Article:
Trump World Grab-Bag--A Collection

Tuesday, November 11, 2014

Veterans' Day 2014

Tomas Young died just recently, having left a scathing remembrance directed at the people who decided that there was a reason to go to war in Iraq in the first place. He chose to serve his country because 9/11 happened. The Iraq War had nothing to do with 9/11, and his service was in that theater.

The fall-out of the Iraq War is, surprise, more war. WWI was dumb, but set the scene for WWII. The original Gulf War was dumb enough, and the second Iraq War was no smarter. And I know I hate ISIL like a motherfucker, but I know war is dumb. (What they are doing, however, is appalling.) And I know what we are doing there now is dumb. And sometimes even necessary service is dumb. War is dumb. Tennyson's Charge of the Light Brigade pulls no punches.  Kipling and Owen knew it. Pete Seeger got it.

I know bodies and minds get screwed up and that lives are disrupted, that futures of veterans turn on our willingness to admit their privations and compensate them accordingly. And do we?

There's things we could do.  But we fall short. We always will. Until we somehow figure out a way to not solve our problems this way anymore. And we aren't there yet.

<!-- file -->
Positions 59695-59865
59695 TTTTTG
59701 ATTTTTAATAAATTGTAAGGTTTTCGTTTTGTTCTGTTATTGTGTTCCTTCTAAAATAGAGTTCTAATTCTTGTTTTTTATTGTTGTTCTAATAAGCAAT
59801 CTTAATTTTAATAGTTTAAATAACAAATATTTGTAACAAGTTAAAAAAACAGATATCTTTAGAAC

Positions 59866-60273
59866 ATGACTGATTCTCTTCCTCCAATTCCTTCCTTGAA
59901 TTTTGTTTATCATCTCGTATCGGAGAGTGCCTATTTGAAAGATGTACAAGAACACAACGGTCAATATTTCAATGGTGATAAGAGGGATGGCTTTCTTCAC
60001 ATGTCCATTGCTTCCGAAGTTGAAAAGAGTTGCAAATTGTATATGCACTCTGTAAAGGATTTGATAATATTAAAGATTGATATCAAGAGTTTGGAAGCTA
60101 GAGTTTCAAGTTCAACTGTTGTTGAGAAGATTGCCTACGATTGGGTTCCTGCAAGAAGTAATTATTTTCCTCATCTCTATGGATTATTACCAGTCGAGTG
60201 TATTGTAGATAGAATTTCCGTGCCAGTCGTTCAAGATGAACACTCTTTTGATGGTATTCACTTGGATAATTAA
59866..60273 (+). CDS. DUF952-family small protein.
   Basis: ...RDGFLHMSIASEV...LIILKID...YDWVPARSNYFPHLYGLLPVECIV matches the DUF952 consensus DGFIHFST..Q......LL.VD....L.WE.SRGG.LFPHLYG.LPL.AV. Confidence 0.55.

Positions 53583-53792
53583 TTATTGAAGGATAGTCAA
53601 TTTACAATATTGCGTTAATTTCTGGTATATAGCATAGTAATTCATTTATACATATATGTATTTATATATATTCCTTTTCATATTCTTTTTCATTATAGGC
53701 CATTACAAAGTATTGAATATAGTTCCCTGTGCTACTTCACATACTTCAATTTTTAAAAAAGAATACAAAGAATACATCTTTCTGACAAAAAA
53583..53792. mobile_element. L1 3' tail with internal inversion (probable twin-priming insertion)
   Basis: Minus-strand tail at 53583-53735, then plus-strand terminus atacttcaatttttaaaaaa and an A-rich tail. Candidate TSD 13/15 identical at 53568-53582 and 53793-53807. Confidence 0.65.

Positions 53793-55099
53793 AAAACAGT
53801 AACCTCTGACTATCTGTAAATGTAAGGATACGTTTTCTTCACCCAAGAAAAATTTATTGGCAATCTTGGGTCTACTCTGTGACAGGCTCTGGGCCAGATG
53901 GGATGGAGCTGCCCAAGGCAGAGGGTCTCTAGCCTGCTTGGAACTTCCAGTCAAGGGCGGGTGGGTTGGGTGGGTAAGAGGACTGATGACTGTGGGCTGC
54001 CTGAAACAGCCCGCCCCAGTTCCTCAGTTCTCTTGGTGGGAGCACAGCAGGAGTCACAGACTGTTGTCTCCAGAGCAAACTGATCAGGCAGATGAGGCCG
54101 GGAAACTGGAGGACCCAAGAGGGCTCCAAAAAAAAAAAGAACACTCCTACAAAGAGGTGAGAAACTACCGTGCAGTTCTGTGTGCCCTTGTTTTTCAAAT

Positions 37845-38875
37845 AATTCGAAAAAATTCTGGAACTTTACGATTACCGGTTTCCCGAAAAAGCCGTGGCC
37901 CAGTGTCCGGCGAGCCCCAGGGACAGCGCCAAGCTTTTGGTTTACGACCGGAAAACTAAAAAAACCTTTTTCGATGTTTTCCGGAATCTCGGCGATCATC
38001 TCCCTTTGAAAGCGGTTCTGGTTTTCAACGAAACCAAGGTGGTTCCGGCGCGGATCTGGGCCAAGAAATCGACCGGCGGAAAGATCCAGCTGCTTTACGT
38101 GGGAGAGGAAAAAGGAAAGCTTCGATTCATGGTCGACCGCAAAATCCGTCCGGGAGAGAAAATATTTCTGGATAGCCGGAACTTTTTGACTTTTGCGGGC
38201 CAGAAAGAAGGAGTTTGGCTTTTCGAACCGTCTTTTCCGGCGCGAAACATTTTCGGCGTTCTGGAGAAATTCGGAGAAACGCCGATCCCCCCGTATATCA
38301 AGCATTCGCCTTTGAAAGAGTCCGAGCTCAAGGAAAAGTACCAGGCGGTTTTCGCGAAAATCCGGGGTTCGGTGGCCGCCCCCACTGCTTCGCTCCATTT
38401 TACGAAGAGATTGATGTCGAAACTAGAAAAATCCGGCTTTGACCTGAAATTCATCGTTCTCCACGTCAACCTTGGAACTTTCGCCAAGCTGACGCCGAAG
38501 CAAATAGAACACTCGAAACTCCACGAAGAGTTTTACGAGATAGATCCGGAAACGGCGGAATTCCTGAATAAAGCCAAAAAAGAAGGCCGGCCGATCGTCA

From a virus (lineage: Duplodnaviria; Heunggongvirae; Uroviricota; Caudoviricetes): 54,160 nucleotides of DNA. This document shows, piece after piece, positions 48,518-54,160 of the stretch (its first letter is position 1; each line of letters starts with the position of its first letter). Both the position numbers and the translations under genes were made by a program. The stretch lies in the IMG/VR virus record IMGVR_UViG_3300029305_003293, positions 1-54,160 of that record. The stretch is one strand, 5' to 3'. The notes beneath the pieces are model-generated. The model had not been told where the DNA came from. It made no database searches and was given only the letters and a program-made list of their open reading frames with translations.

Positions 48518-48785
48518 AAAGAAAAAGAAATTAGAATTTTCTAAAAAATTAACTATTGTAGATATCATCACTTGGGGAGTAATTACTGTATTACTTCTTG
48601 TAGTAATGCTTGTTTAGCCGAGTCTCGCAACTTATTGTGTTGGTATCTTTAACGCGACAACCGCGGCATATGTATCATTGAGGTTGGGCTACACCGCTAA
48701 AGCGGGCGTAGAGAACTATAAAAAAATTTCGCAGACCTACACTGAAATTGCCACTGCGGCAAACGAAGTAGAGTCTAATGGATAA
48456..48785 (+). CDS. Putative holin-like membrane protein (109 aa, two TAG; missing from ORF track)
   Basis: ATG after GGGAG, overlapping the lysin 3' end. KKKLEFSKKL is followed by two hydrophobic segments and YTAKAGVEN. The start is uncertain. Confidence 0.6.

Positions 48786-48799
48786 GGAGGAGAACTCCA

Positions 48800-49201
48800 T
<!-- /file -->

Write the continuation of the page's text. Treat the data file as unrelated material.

I honor those who served. I wish we knew better ways to solve our stupid problems.


Formerly Amherst said...

Hi Vixen, Teilhard de Chardin said, "Evil is inevitable in the course of a creation which develops within time."

We live in Malkuth of Assiah where evil is inescapable, because Malkuth of Assiah exists within space and time (the largest part of it). If we lived in Malkuth of Briah we would rarely see evil, and life would be paradisaical.

However, Malkuth of Assiah is where we come to experience the vicissitudes of time and space in a little flesh capsule and no one lives long enough to learn a great deal. Those giant sea turtles can live up to 300 years. We don't make it to 100. I frequently tell people when asked how i'm doing, "I'm doing fine. If I could only live to be 300, I think I could get it all straightened out."